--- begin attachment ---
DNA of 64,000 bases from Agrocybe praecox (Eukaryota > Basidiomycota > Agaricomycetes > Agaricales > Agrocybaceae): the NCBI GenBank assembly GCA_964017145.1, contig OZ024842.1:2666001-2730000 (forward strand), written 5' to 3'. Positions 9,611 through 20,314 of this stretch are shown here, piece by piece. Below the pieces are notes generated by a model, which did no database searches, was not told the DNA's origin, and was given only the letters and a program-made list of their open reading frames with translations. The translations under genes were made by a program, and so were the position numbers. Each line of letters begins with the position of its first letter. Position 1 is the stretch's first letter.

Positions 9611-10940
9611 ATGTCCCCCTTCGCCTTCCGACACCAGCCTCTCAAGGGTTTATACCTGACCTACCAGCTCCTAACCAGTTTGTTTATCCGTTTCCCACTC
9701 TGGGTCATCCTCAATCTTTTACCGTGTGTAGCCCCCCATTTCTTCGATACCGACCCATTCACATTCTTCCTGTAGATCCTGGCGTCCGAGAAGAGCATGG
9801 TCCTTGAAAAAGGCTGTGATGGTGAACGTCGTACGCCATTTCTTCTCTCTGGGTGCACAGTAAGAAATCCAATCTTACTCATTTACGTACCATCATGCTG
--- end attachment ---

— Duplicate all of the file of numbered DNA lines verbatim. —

DNA of 64,000 bases from Agrocybe praecox (Eukaryota > Basidiomycota > Agaricomycetes > Agaricales > Agrocybaceae): the NCBI GenBank assembly GCA_964017145.1, contig OZ024842.1:2666001-2730000 (forward strand), written 5' to 3'. Positions 9,611 through 20,314 of this stretch are shown here, piece by piece. Below the pieces are notes generated by a model, which did no database searches, was not told the DNA's origin, and was given only the letters and a program-made list of their open reading frames with translations. The translations under genes were made by a program, and so were the position numbers. Each line of letters begins with the position of its first letter. Position 1 is the stretch's first letter.

Positions 9611-10940
9611 ATGTCCCCCTTCGCCTTCCGACACCAGCCTCTCAAGGGTTTATACCTGACCTACCAGCTCCTAACCAGTTTGTTTATCCGTTTCCCACTC
9701 TGGGTCATCCTCAATCTTTTACCGTGTGTAGCCCCCCATTTCTTCGATACCGACCCATTCACATTCTTCCTGTAGATCCTGGCGTCCGAGAAGAGCATGG
9801 TCCTTGAAAAAGGCTGTGATGGTGAACGTCGTACGCCATTTCTTCTCTCTGGGTGCACAGTAAGAAATCCAATCTTACTCATTTACGTACCATCATGCTG